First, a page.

Harry Crosby

From Academic Kids

Harry Crosby (June 4, 1898December 10, 1929) was an American heir, bon vivant, minor poet, and for some, an exemplar of the Lost Generation in American literature.

Born Harry Grew Crosby on June 4, 1898 in Boston's exclusive Back Bay neighborhood, he was the son of one of the richest banking families in New England and the nephew of J.P. Morgan, the financier. As such, he was heir to a substantial family fortune.

During World War I, Harry Crosby said he wanted to escape "the horrors of Boston and particularly of Boston virgins" and volunteered with the American Field Service in France, serving at the Front as a driver in the dangerous ambulance service. On November 22, 1917, a German shell seriously wounded a man standing next to Crosby and as he drove several wounded soldiers to the Medical Corps, his ambulance came under heavy fire. Harry Crosby said that was the night he changed from a boy to a man.

In 1921 Crosby married Mary Phelps Jacob, who took the name Caresse Crosby. Two days after their wedding, they moved to Paris, France, where he worked in his uncle's bank. Drawn to the bohemian lifestyle of the artists gathering in Montparnasse, and desirous of being a poet, Crosby quit his job at his uncle's bank and in April of 1927 he and wife Caresse founded a book publishing company. Originally named Éditions Narcisse, it was later changed to the Black Sun Press. By 1928, Harry Crosby gained some recognition as a poet after the publishing of his Red Skeletons collection said to be heavily indebted to Charles Baudelaire and Edgar Allan Poe.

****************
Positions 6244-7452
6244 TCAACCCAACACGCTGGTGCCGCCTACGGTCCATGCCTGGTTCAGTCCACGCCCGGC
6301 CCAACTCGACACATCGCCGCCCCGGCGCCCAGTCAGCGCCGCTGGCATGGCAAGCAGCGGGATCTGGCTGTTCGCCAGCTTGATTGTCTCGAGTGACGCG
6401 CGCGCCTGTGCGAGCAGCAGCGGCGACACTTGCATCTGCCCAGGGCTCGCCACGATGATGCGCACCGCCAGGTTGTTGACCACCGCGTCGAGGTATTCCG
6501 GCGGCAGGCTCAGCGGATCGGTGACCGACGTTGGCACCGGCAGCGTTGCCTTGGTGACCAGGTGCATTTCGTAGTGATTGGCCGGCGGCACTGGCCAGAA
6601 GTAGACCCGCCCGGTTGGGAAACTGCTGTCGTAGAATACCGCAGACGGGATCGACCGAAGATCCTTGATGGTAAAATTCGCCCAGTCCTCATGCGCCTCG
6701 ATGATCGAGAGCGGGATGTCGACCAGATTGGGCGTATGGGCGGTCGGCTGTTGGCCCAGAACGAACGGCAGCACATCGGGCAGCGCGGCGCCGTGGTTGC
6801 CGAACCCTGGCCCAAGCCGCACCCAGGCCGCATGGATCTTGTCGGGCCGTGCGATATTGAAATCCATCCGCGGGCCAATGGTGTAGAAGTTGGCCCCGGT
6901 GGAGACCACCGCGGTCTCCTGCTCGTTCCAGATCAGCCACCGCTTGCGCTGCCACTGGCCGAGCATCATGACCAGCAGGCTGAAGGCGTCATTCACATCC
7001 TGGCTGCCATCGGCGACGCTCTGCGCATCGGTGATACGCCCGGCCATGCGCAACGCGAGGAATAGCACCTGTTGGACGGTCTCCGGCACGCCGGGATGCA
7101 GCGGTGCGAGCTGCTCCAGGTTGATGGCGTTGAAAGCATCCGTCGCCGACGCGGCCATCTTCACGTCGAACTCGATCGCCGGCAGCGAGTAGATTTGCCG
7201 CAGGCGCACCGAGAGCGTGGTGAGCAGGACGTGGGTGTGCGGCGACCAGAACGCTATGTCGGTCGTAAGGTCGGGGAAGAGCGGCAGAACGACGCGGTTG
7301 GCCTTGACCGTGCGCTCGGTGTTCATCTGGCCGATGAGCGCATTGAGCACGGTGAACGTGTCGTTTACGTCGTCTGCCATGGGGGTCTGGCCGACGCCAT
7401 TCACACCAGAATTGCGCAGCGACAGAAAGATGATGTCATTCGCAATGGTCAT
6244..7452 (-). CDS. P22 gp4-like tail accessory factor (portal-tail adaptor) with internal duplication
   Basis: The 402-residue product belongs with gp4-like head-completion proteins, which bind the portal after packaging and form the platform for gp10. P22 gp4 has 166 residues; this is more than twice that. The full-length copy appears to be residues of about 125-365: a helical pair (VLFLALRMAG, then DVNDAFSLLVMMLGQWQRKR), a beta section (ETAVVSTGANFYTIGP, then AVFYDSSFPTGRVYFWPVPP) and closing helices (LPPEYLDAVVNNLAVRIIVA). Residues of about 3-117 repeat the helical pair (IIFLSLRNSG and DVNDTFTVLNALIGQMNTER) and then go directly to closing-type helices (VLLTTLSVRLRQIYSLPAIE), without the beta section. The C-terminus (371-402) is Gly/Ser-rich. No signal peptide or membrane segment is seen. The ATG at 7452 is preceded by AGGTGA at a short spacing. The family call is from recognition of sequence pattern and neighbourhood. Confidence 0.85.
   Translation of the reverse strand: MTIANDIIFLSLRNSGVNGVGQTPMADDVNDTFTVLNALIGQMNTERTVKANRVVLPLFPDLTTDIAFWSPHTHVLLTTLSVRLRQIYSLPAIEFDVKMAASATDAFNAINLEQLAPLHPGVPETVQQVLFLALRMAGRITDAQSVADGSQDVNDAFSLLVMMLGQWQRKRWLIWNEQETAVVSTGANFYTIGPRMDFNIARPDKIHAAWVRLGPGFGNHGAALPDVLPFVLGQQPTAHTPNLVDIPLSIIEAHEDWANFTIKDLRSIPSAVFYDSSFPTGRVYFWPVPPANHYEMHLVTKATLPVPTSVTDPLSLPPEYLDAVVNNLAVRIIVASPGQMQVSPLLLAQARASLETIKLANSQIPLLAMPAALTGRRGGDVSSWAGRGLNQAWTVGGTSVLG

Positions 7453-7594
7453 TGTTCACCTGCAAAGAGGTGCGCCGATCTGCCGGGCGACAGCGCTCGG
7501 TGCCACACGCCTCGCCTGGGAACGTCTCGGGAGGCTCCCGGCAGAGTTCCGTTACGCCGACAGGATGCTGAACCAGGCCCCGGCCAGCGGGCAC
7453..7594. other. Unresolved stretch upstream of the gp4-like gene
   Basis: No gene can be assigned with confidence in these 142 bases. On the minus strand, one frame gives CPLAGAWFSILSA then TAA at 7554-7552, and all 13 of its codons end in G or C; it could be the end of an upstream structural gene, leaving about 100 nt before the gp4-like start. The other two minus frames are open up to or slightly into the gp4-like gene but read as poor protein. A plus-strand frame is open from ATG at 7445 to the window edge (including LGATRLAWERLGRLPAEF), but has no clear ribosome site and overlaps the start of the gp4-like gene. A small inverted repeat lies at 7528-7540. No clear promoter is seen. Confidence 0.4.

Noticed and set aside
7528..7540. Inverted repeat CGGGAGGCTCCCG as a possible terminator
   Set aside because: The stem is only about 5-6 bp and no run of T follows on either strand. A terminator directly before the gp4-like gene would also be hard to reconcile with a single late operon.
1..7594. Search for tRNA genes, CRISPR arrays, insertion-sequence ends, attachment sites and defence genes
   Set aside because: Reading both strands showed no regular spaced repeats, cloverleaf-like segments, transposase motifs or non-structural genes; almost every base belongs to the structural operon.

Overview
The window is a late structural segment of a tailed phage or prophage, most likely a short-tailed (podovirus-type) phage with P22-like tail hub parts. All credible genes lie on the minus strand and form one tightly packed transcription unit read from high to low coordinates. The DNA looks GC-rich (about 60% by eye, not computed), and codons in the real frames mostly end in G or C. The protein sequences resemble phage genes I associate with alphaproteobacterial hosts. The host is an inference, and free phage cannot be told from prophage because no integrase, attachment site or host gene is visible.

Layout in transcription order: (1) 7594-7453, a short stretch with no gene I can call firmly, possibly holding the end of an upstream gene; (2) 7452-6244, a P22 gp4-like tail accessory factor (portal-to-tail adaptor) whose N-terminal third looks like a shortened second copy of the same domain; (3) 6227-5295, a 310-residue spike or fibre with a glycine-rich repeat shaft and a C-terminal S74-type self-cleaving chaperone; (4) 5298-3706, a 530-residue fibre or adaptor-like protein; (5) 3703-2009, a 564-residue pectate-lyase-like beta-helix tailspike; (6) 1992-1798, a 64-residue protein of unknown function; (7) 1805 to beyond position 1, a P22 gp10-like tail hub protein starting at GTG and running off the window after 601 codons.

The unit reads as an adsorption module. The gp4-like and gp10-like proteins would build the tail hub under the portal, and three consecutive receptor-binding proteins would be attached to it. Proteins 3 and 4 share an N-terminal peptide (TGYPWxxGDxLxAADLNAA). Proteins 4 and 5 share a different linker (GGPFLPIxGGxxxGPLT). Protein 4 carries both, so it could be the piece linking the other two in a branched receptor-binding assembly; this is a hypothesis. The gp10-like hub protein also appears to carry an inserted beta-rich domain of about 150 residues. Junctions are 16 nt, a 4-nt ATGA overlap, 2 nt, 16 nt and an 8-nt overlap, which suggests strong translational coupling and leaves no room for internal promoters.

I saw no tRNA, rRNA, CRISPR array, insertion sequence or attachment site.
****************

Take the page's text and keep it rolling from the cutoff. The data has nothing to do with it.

The Black Sun Press went on to perform important services to the literary community, publishing fiction by D. H. Lawrence and poetry by Archibald MacLeish as well as works by James Joyce, Kay Boyle, and Hart Crane. It also issued two more volumes of Crosby's poetry, Chariot of the Sun and Transit of Venus, which owed as much to Gertrude Stein as his prior poems did to Baudelaire. In 1929, Crosby published his most interesting volume of verse, Mad Queen, displaying the influence of Surrealism. His postumous work was Torchbearer which displays automatic writing. The four texts were published in a box set, with D. H. Lawrence's intro to Chariot of the Sun, T. S. Eliot's intro to Transit of Venus, Stuart Gilbert's intro to Mad Queen and Ezra Pound's afterward for Torchbearerin 1932.

In the United States, on December 10, 1929, Crosby and Josephine Bigelow, née Rotch, a newly married woman with whom Crosby had been carrying on an affair, committed what was apparently a dual suicide. Crosby's death scandalised the society of the American financial establishment.

Following her husband's death, Caresse Crosby edited his papers and continued the work of the Black Sun Press. She published some of the works of Ernest Hemingway, William Faulkner, Dorothy Parker and others.

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